The only thing officials expect to spook the city this Halloween will be trick-or-treaters and the occasional ghost story.
Although the nation may be on edge from recent anthrax scares and rumors of impending terror attacks, local officials say they don't expect anything to ruin children's plans for Oct. 31. But some precautionary measures are being skipped to avoid giving Augustans a false sense of security.
Medical College of Georgia Hospital will not make its traditional offer to X-ray candy for wary trick-or-treaters this year because it doesn't want to send the wrong message, said spokesman Steven Padgett.
"In light of everything that is going on, we don't want to create a false sense of security because of the limits of what X-ray can detect," Mr. Padgett said.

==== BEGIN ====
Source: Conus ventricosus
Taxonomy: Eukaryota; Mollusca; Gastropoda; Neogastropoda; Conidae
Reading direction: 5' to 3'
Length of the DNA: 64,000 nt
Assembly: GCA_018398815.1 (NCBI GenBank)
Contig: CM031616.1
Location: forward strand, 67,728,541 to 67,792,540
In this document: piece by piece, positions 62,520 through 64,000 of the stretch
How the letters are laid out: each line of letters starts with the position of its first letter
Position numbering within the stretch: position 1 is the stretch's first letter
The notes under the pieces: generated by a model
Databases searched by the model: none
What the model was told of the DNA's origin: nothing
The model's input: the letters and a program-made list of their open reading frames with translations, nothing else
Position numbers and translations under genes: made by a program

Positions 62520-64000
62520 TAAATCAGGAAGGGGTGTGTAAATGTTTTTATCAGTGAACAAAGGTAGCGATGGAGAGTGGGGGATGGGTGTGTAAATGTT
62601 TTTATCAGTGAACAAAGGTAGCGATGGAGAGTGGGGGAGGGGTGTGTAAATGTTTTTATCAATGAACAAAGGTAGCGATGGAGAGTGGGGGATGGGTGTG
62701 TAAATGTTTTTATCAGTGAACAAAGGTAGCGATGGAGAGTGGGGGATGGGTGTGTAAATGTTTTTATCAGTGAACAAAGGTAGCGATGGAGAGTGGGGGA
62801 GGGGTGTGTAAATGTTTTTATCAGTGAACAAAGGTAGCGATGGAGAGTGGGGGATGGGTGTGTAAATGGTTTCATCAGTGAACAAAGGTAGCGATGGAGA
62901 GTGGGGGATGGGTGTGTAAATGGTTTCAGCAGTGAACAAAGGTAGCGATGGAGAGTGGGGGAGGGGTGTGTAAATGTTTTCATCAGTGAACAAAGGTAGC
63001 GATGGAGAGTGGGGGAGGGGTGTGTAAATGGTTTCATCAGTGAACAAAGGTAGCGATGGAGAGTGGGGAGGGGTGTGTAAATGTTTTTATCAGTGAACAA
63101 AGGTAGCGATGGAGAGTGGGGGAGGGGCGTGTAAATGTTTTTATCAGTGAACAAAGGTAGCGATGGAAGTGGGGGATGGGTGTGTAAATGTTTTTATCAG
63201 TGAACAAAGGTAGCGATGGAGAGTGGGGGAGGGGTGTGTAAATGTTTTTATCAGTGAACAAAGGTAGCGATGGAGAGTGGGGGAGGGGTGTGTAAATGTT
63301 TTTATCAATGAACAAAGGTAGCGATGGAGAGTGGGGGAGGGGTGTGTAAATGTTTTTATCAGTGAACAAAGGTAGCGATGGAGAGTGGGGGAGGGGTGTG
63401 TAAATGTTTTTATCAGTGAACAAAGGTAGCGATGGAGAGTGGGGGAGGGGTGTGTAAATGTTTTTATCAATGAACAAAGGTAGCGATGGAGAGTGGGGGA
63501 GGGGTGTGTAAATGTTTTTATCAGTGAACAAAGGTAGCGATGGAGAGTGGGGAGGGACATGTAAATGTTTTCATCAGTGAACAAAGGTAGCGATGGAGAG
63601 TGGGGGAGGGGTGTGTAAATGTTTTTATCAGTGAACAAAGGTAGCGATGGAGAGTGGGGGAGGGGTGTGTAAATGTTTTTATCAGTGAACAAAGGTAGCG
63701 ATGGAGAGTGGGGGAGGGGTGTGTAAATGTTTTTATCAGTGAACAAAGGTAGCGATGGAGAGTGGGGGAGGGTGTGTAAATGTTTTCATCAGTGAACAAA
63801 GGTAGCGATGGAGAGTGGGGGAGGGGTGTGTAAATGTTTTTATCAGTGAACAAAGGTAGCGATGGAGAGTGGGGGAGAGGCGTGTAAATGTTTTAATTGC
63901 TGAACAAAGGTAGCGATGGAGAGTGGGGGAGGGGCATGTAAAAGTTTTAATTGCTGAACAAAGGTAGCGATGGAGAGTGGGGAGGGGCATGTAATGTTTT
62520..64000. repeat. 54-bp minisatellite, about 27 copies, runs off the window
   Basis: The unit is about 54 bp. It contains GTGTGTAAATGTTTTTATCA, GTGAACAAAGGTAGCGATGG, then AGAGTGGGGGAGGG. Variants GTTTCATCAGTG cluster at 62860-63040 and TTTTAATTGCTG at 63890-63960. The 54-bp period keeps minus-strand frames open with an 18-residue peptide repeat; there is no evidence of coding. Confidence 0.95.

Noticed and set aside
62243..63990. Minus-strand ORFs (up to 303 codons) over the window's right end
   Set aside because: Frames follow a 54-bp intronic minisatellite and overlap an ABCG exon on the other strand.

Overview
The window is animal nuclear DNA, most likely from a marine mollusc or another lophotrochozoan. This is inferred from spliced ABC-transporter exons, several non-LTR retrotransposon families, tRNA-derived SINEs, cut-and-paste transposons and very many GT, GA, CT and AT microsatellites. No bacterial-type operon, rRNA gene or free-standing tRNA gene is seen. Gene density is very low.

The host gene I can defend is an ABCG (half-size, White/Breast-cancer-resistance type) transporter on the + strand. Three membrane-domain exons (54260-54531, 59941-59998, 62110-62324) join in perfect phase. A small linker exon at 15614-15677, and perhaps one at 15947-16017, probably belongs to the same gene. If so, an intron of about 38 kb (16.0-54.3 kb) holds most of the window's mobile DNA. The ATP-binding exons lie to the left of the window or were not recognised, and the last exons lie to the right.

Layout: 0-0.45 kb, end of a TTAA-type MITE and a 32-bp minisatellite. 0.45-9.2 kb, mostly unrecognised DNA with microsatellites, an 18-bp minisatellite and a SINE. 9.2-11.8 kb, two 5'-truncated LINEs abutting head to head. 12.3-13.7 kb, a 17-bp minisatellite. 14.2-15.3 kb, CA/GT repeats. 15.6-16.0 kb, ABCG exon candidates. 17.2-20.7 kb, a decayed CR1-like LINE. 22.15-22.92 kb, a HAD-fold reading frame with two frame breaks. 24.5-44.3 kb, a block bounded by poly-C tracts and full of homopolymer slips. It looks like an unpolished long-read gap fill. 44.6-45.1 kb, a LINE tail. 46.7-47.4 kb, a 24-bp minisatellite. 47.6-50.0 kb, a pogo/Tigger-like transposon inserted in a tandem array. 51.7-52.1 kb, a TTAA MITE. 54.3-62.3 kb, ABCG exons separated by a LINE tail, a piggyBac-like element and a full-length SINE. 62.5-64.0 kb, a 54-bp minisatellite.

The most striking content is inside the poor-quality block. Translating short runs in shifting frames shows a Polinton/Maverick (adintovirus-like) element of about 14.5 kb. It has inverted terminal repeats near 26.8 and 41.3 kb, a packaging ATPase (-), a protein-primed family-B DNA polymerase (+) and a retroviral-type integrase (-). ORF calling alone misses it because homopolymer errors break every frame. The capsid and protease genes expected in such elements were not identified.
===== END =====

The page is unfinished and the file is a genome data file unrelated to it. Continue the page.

University Hospital usually offers to X-ray candy and will again this year, although officials aren't sure what to expect because of the recent anthrax scare, spokeswoman Rebecca Sylvester said.
Doctors Hospital. spokeswoman Ginger Tyra said: "We're going to be doing the candy X-raying. We're just going to be clear that all we can detect are metal objects."
Although the city last year asked residents to trick-or-treat on Saturday because Halloween fell on a Sunday, no such requests will be made this year, Mayor Bob Young said.
"We would hope that children would continue to trick-or-treat with adult supervision," Mr. Young said. "Perhaps parents might want to be a little more selective about where they go."
David Dlugolenski, Richmond County's emergency-management director, said his agency is not approaching Halloween differently than any other day.
"There's no known threat that we are aware of right now directed toward Augusta," he said.
Reach Heidi Coryell Williams and Tom Corwin at (706) 724-0851.